First off, let’s blast some misconceived notions ignorantly floating out there: introverts do like people. To say that all introverts are shy is like saying that all extroverts are obnoxious. Yes, introverts really do have friends. In fact, introverts appreciate deeper, long-lasting relationships more fully than some extroverts can or want to. For most, it looks more like this picture than a snapshot of a large dinner party.
Yes, overall, introverts need less time with people than extroverts, but it’s not because they are reclusive, arrogant, or socially awkward–they may be all those things but it’s not a prerequisite for introversion.
Think of it this way: people are like sponges, constantly taking in what is around them. Introverts are double-absorbent sponges. They soak up twice as much, twice as fast. So, sooner than later, they have to go home and squeeze themselves out if they are going to make room for any more.
For a little further science on the matter, check out Eysenck’s thoughts.
Introverts often shun dull, superficial conversation and would prefer to get to “what really matters” quickly, as they don’t have the time or energy for numerous shallow relationship burdened with unessential dialogue. Introverts would prefer to swim deep or not swim at all. Therefore, things like philosophy intrigues an introvert.
“Introverts like to jump into the deep end,” says Dembling
Don’t know if you are an introvert? Wonder about that new friend or relative? Read through this list to see if they match the signs.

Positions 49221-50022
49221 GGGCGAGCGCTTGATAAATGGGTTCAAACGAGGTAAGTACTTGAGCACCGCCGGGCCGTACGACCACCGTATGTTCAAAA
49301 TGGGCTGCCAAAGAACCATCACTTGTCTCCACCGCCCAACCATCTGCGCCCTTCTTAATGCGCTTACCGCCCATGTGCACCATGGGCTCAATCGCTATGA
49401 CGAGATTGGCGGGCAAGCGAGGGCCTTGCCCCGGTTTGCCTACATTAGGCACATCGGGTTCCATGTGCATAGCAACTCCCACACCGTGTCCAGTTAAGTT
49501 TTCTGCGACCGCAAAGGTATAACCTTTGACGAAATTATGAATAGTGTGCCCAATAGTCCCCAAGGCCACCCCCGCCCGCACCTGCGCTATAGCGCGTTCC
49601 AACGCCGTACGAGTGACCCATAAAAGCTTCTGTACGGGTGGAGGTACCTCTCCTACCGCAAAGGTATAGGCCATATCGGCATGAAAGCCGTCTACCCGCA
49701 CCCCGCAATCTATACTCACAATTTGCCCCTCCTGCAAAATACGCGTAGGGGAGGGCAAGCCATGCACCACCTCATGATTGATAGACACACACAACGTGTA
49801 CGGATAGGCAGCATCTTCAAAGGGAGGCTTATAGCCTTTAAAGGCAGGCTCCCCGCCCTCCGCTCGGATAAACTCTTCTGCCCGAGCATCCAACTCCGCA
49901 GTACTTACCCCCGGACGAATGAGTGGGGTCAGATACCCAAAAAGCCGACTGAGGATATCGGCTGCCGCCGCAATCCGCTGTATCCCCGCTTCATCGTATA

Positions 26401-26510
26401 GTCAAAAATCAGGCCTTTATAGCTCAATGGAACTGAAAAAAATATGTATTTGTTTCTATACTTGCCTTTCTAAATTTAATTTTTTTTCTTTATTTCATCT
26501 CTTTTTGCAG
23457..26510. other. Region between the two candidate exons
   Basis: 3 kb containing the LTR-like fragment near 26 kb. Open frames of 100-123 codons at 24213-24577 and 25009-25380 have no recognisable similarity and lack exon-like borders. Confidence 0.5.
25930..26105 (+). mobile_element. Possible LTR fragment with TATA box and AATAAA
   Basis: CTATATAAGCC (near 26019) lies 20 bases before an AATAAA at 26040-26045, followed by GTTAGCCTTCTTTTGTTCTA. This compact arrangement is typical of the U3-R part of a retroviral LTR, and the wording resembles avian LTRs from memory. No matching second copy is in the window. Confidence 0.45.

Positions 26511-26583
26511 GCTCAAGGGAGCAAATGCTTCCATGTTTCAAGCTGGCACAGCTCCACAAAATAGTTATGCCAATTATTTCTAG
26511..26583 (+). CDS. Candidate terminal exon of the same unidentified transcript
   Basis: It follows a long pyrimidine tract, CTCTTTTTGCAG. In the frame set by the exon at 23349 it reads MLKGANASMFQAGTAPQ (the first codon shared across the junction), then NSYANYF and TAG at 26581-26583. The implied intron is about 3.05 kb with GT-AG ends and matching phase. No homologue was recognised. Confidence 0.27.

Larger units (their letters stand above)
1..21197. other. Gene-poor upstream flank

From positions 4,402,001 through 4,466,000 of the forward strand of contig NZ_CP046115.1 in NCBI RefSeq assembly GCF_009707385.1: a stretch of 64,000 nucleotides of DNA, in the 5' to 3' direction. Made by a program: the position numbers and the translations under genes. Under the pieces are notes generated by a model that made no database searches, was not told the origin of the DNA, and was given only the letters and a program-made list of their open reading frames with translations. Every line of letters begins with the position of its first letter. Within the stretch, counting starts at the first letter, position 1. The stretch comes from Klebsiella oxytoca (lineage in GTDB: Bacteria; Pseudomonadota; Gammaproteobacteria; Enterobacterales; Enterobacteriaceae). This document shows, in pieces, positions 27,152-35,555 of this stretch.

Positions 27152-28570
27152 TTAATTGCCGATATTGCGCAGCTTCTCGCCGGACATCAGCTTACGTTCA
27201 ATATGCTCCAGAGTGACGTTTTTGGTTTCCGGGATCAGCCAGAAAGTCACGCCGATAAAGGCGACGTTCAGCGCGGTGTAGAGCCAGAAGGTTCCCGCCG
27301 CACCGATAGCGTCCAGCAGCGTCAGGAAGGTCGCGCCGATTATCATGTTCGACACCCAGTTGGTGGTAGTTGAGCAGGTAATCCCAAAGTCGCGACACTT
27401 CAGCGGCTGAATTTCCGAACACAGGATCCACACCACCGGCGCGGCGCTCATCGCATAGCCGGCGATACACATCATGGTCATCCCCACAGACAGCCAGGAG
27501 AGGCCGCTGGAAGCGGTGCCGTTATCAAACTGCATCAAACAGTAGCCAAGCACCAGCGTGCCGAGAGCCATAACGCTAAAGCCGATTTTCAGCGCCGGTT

I’ve often been accused of being too intense, passionate, or out-spoken and even too reserved. Confusing to some, I prefer to speak in front of people than try to mix-and-mingle with strangers. Going to a big party can make me feel more alone than if I’d stayed home alone. I often feel like I was born in the wrong time period or that my age is waiting to catch up with my ponderings.
Most of my close friends understand my temperament, but for every introvert out there, an extrovert will label and ridicule their choices. To clear up a few misunderstandings, please consider the following:
1. Introverts love people–really, they do–but they have to pick and choose what they will do in any given week. Unlike extroverts, their motto isn’t “the more the merrier” in company or activity. Just because they have a “free” night doesn’t mean it’s up for grabs.
2. Introverts won’t waste their time on relationships that carry no depth. They just don’t have the emotional capacity to sit and talk about the frivolous and listen to more details about the unimportant. Now, please note: although introverts are often great listeners, they don’t want to become your counselor and hear all the gory details of your abusive past or the awkward, personal particulars of your husband’s habits. They want a mutually-edifying relationship where vulnerability is purposeful and exhorting.
3. Introverts often take more time to process. So, don’t over-analyze their silence or contemplative mood. They are thinking and are far less prone to impulsive responses. In all fairness, if your spouse or friend has tossed a ball, let them know that you’ve at least caught it (even if it takes you a moment to throw it back).
4. Introverts want to say “no” more than they do. Give them the freedom to be honest and decline. Don’t label them hermits. Respect their boundaries.
5. Introverts are not an anomaly of what’s normal. Please don’t treat an introvert like they are afflicted. It’s not a disease.
And for the standard “be-a-good-friend” general list, consider these ideas:
- Initiate time together and be dependable to keep it.
- Don’t just dump your problems, failing to ask questions of the other person and their needs.
- Be quick to apologize.
- Don’t abandon them when they are in a dark place.
- Be authentic and helpful–speaking truth in love.
- Laugh with them (rejoice in their success) and cry with them (mourn their losses)
- When all else fails to stick, think “Golden Rule”